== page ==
If you have been a fan of Be Transfigured Ministries for a while, then you know how much I dislike the term “sacrifice” when it is used in terms of our Great Lenten Journey. The word, which has Latin roots, has the meaning of “to be made or to become holy” or we could say “to be sanctified.” It isn’t about self-abuse or torture. It doesn’t even require death. Remember the ancient Jews also sacrificed wheat and oil and wine to God in the Temple, not just turtle doves and calves. So, using the proper understanding of sacrifice, then my question today as we approach the end of the second week of our Great Lenten Journey is, “Do you feel holy?”
Do you feel that you have changed at all during the first two weeks of Great Lent? Do you feel closer to God? Do you feel more at peace with the world? Does you body feel different from the change of diet? These are all benefits we can gain from engaging in Great Lent. The unfortunate thing is that “most” people, even those who fast each year for Great Lent, experience this season somewhat in auto-pilot. We fast like we did every other year, even bringing out old recipes to camouflage the fact our food has not meat and cheese etc. Other than the fact that we know we are in Great Lent, we otherwise don’t experience any change to our lives, let alone our souls. If that is your case today, then it can be safe to say, you’re doing Lent all wrong.
You may be following all the rules and attending all the extra Church services, but something is missing. Maybe even, you’ve reached a spiritual plateau. When we reach a plateau at the gym we are taught to push through it. We learn that our bodies have grown immune to the workout, and we are told that if just stick with it, we will notice our bodies “catching up” to our workout. Then progress will again continue. The same can be the case with our spiritual journey.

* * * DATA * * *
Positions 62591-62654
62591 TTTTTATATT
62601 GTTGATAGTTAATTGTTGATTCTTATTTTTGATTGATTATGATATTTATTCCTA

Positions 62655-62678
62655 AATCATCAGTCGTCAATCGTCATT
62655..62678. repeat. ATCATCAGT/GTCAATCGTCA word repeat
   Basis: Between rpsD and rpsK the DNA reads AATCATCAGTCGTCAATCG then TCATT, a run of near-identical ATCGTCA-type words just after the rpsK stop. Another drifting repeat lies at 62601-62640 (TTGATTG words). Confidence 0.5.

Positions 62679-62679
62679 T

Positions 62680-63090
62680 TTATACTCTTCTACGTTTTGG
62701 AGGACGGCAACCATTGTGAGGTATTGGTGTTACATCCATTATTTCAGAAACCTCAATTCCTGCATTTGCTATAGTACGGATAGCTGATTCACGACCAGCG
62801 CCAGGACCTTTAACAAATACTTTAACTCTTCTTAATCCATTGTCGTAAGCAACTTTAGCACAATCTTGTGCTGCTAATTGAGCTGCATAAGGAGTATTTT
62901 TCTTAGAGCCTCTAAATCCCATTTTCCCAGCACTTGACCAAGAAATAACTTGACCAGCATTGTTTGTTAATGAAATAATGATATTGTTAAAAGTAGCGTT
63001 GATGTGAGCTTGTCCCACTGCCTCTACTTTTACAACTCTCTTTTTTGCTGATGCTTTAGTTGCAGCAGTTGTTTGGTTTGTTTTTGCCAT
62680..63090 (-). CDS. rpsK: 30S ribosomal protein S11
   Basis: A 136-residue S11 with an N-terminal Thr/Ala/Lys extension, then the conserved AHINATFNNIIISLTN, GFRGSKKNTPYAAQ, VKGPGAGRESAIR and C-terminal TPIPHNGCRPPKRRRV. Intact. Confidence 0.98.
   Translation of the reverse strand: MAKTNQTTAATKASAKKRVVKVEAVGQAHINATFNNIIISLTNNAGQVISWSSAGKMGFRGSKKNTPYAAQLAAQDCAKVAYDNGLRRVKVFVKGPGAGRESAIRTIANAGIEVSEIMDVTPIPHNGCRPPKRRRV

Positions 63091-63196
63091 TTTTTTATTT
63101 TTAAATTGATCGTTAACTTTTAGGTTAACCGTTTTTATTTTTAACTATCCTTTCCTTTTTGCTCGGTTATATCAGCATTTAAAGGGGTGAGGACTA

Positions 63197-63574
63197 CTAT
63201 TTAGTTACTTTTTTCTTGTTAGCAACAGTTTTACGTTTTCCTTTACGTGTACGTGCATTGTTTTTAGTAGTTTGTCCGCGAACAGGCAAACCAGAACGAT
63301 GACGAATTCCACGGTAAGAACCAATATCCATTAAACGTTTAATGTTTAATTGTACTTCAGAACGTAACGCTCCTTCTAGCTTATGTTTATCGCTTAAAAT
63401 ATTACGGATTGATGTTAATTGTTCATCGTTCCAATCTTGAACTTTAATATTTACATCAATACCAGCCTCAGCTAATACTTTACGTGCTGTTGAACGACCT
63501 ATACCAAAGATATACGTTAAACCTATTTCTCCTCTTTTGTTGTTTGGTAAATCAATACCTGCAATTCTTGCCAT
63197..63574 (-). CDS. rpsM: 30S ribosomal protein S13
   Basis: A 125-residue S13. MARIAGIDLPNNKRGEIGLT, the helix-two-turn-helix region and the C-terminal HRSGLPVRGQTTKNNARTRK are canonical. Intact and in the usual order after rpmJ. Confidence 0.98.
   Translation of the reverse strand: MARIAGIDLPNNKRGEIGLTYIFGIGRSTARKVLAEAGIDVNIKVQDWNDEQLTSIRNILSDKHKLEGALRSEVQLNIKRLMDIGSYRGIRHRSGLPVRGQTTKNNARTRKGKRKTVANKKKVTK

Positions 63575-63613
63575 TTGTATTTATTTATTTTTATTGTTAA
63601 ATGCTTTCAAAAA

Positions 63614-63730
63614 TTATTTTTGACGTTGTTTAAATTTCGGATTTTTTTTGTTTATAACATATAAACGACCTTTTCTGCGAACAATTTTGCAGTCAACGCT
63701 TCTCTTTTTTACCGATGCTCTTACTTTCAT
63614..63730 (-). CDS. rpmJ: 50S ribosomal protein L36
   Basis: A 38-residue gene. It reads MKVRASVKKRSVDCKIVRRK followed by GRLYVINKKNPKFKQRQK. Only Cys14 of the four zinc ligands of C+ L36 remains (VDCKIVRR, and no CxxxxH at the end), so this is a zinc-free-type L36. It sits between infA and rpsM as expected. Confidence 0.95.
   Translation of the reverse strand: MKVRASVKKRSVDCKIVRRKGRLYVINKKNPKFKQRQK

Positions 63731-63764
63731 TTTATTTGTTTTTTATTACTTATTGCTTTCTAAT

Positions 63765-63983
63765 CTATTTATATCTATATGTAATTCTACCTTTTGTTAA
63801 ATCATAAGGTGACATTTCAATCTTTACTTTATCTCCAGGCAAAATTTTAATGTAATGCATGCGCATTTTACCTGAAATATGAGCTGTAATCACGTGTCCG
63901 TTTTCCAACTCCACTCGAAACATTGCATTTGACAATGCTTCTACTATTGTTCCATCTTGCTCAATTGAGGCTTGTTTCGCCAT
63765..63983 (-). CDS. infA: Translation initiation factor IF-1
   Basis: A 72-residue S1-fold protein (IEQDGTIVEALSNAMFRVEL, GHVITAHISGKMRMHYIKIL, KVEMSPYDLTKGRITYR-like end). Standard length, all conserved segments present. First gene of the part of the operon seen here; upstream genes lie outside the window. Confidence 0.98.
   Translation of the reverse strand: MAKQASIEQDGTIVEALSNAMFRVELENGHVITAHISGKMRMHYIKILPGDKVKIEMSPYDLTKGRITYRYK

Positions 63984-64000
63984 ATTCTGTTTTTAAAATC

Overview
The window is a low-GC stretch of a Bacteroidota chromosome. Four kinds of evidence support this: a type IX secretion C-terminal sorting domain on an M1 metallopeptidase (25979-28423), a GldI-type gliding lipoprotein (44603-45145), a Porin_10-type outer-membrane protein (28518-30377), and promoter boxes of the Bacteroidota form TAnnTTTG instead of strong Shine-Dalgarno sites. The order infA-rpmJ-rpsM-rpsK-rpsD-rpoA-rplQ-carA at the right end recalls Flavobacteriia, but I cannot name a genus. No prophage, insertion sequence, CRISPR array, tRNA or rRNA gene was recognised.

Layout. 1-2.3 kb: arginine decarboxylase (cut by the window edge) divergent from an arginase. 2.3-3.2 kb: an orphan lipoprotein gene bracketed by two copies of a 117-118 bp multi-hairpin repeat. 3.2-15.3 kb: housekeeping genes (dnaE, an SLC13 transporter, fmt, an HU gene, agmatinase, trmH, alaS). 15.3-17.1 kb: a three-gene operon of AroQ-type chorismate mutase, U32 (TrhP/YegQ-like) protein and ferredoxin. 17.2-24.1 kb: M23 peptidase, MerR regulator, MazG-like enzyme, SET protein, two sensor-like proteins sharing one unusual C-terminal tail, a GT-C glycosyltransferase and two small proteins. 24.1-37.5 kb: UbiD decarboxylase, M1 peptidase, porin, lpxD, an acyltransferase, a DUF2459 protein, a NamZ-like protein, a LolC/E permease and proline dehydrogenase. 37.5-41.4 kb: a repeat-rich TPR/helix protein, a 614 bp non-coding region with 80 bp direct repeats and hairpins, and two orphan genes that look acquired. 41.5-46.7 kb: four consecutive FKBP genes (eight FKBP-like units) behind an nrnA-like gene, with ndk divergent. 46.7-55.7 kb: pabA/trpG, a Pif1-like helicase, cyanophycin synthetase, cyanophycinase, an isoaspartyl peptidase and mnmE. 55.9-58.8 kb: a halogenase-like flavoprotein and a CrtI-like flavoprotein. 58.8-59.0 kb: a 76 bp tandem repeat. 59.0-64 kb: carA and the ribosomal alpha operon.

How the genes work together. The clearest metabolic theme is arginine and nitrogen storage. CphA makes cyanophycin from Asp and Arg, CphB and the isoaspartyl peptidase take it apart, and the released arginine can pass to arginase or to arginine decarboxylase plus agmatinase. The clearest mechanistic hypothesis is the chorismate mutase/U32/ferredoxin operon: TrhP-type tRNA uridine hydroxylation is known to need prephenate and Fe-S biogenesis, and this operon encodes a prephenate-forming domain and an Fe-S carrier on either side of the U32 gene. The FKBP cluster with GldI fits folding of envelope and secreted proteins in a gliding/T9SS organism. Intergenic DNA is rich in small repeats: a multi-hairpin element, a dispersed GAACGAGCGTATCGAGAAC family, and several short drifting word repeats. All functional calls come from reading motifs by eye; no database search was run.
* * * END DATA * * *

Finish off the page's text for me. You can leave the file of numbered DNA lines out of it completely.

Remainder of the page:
If you find yourself in this situation today, or any day of your Great Lenten Journey, consider meeting with your spiritual father and making as assessment. Maybe you’re missing something along the way each week. Maybe, and this I suspect is often the case, the devil is working to derail your journey. Nothing bothers the devil more than when we grow closer to Christ. If he can trick us into thinking we are making all this effort with no progress, he might convince us to give up all together. We may even feel spiritually paralyzed with no hope of ever making any progress. It doesn’t help when we watch our ninety-year-old grandparents eating lentils and doing dozens of prostrations with never a hint of regret. We wonder if we will ever love Great Lent like they do.
Instead of being intimidated by the yiayias, (like the experts at the gym) we can look at their joy during Great Lent to know they must have struggled when they were young. If they can push through it, so can we. It’s just a plateau.